Using insights gained from Jacobian externalities, we consider how a more diverse economic industrial base relates to business survival rates. While a low survival rate is often perceived negatively among policy-makers, evidence suggests that business exit is part of a dynamic and robust economy. The high opportunity cost of continuing with a struggling business in a more diversified economy may ultimately sway entrepreneurs with less competitive ventures to exit leading to lower survival rates. We model average 5-year survival rates at the county level annually from 1990 to 2012 employing a spatial panel Durbin specification. The data support the central hypothesis that more diversified economies increase the opportunity costs of operating an underperforming new business, thereby lowering survival rates.
Residential and employment locational decisions for working households are frequently commingled. Numerous economic and social factors like job accessibility, wage differentials, housing markets, travel time, trip-chaining opportunities, dual employment, and other quality-of-life considerations influence where a household ultimately chooses to reside relative to places of employment. These choices in turn shape commuting patterns within a region. Using the U.S. Census Bureau’s LEHD Origin-Destination Employment Statistics (LODES), the authors explore longitudinal changes in the growth of commuting patterns based on commuters traveling 50 miles or more between their place of residence and place of employment for counties in Midwestern states from 2002 to 2019. The authors find that the rate of commuters traveling 50 miles or more appears to have increased in rural areas across several periods and regions. Thus, rural communities concerned about labor supply constraints must take into consideration more expansive geographic labor markets and approach labor force development in partnership across local economic development institutions. In essence, the growth in commuting sheds requires stronger regional partnerships to address the issue.
How states, as well as communities, have approached economic growth and development policy has varied over time, going through various stages or waves. The idea that we have gone through three such stages or waves has been widely discussed and studied by both academics and practitioners. In this address, I lay out a series of arguments that we have entered a fourth stage or wave in how communities approach economic growth and development. Specifically, communities are refocusing their attention less so on promoting business development and more on making their community attractive to people. Sometimes referred to as “place-making,” the idea is that if we make the community as attractive to people as possible, people will want to live in the community and create business opportunities. This shift from focusing on people rather than businesses is fundamental to how communities think about economic growth and development.
Wisconsin had an estimated 230,000 job openings in July 2021, which was by far the highest number in the last two decades. More recent figures suggest somewhat of a decrease from this peak, but the preliminary estimate of 210,000 openings in October 2021 remains well over the monthly average of 154,000 openings found in 2019. While it may be tempting to attribute the large number of job openings to factors stemming from the emergence of COVID-19, such as the availability of enhanced unemployment benefits, many employers expressed challenges with finding employees prior to the start of the pandemic. In fact, the number of Wisconsin job openings has been steadily increasing since the end of the Great Recession in 2009. Consequently, we must consider a breadth of factors, both related and unrelated to the pandemic, to better understand labor availability.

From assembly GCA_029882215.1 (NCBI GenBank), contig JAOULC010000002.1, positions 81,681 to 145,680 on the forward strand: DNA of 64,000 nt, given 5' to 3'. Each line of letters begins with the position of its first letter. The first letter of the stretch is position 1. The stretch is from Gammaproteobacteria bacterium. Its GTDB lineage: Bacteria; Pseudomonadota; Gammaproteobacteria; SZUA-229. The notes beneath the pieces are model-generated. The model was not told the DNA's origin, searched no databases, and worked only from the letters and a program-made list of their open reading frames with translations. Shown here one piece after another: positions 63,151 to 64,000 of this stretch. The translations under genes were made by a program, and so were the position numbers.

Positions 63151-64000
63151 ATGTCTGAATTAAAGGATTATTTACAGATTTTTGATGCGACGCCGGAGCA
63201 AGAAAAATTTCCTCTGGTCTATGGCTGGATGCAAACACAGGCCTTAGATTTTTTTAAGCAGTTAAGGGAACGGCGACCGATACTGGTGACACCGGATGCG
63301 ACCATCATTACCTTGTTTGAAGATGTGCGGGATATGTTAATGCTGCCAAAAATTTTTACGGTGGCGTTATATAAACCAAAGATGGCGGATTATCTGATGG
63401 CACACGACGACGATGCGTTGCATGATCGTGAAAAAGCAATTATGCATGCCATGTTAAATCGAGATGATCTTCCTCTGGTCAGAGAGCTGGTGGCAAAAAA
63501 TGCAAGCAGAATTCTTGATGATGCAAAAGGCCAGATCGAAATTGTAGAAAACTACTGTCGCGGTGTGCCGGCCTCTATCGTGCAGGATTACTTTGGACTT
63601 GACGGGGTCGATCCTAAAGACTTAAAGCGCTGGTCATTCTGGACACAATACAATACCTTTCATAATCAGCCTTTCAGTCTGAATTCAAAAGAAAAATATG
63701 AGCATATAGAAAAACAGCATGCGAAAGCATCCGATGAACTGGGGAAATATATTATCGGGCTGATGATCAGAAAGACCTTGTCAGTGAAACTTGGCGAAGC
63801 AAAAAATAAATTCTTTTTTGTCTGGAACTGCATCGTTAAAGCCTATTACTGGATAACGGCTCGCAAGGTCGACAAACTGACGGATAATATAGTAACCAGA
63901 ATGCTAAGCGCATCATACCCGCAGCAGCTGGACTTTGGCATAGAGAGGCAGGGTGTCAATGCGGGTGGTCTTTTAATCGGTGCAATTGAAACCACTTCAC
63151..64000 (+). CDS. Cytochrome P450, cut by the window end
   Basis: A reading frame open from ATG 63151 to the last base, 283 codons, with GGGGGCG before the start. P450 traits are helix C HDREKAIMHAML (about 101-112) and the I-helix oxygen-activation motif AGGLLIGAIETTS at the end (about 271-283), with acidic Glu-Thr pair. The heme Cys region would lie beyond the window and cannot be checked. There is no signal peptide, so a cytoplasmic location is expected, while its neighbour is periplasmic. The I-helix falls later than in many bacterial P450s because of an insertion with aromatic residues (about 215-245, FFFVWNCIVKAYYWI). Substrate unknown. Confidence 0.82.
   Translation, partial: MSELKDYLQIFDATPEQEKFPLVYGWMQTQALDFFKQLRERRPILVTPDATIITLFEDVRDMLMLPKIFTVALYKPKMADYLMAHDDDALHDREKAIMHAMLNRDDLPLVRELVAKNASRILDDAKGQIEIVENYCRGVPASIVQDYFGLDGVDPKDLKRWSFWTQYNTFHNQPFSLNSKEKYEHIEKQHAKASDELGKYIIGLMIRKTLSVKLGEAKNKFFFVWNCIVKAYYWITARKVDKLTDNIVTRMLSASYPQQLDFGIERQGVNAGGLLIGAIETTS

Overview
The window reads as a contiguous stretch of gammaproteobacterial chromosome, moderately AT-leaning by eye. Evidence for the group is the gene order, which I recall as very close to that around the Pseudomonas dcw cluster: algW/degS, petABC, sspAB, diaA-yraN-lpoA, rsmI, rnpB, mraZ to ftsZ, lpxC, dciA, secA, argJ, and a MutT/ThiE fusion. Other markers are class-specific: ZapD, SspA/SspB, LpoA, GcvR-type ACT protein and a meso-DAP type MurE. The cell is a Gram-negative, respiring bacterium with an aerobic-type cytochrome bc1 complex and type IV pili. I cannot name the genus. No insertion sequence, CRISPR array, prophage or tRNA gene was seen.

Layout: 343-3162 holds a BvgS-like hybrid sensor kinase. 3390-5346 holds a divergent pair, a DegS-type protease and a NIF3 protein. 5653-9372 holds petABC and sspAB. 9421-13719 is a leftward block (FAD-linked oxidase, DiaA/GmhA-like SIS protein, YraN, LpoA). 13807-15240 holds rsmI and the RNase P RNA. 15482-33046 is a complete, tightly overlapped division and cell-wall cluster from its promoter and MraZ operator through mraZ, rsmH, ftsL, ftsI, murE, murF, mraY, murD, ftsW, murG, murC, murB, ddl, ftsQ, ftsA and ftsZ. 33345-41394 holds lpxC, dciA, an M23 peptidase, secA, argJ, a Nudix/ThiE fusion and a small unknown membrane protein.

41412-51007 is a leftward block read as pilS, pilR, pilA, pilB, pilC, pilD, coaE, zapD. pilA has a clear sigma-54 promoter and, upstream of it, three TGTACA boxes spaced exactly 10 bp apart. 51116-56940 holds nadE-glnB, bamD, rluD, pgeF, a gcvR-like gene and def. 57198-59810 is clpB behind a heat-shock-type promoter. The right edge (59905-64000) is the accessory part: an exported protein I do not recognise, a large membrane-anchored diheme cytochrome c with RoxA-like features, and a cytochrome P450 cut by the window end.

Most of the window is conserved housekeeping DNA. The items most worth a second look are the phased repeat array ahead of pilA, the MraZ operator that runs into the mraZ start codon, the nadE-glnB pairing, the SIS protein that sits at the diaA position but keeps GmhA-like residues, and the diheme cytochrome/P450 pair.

Female entrepreneurs in rural America are rarely studied, despite local economic context likely shaping their (self-) employment choices. Development literature suggests entrepreneurship is most prevalent at the lowest and highest income levels, creating a U-shaped relationship between economic development measured with per capita income on the x-axis and the entrepreneurship rate (startups) on the y-axis. At the county level in the United States, we find that female-led startup rates vary with per capita income in the predicted U-shape. Results provide support for place-based entrepreneurship policy and highlight challenges women face while trying to contribute to the rural economy.
The current crisis in US agriculture has seen a growing number of farm bankruptcies. The result has been a “hollowing out” of the middle in the distribution of farm size, with growth in the number of both very large and small farms. A growing number of farms are operated by part-time farmers whose primary occupation is no longer farming. What are some implications of these changes for the well-being of rural communities? Using U.S. non-metropolitan (rural) county level data, we explore how the changing nature of farming has affected community well-being as understood through seven diverse measures. In general, we find conflicting evidence on the impact of farm structure on community well-being. In the end our results suggest that the logical conclusion of what has become known as the Goldschmidt hypothesis line of thinking that the movement to fewer and larger farms will necessarily harm the well-being of the larger community is not supported by the data.